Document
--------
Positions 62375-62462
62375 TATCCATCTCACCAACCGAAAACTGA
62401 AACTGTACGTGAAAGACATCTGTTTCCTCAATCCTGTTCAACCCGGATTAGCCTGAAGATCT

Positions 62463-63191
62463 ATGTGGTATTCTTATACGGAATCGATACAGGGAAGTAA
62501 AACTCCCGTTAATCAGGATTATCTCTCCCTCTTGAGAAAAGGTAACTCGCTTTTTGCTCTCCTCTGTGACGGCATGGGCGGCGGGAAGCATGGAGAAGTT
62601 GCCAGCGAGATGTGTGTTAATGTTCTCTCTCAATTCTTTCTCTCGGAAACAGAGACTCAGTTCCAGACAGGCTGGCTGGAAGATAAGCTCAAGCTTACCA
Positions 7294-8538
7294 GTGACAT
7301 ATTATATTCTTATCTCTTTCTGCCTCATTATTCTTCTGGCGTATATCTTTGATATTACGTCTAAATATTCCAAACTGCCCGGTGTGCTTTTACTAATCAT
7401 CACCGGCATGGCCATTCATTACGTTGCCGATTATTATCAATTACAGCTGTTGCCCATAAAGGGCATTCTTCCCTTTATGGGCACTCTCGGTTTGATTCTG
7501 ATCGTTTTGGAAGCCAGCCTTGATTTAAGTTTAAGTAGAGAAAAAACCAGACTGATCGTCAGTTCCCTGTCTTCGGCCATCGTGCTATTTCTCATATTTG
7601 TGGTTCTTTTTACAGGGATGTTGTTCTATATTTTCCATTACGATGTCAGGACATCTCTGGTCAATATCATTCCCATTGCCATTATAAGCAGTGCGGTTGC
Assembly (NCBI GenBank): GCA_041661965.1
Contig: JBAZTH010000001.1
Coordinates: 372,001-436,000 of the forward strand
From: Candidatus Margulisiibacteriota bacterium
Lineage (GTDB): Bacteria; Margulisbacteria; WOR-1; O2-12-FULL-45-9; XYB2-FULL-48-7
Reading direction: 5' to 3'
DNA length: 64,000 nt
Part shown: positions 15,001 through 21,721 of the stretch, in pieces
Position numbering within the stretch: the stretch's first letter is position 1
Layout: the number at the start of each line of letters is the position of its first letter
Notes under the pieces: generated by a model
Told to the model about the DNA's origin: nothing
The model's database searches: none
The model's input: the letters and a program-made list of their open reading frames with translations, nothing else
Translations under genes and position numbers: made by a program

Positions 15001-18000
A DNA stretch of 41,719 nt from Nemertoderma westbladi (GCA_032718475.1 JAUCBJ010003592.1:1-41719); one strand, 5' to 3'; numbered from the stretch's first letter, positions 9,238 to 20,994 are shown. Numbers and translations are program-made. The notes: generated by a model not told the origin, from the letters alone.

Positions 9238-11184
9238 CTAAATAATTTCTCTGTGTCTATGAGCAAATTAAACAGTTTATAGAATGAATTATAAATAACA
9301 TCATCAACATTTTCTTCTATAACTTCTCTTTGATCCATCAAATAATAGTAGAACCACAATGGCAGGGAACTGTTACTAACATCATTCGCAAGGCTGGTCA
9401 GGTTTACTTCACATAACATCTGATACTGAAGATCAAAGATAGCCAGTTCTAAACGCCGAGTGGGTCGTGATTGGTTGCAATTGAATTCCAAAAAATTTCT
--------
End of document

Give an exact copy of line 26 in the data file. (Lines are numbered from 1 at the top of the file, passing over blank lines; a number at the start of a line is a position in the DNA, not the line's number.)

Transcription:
The model's database searches: none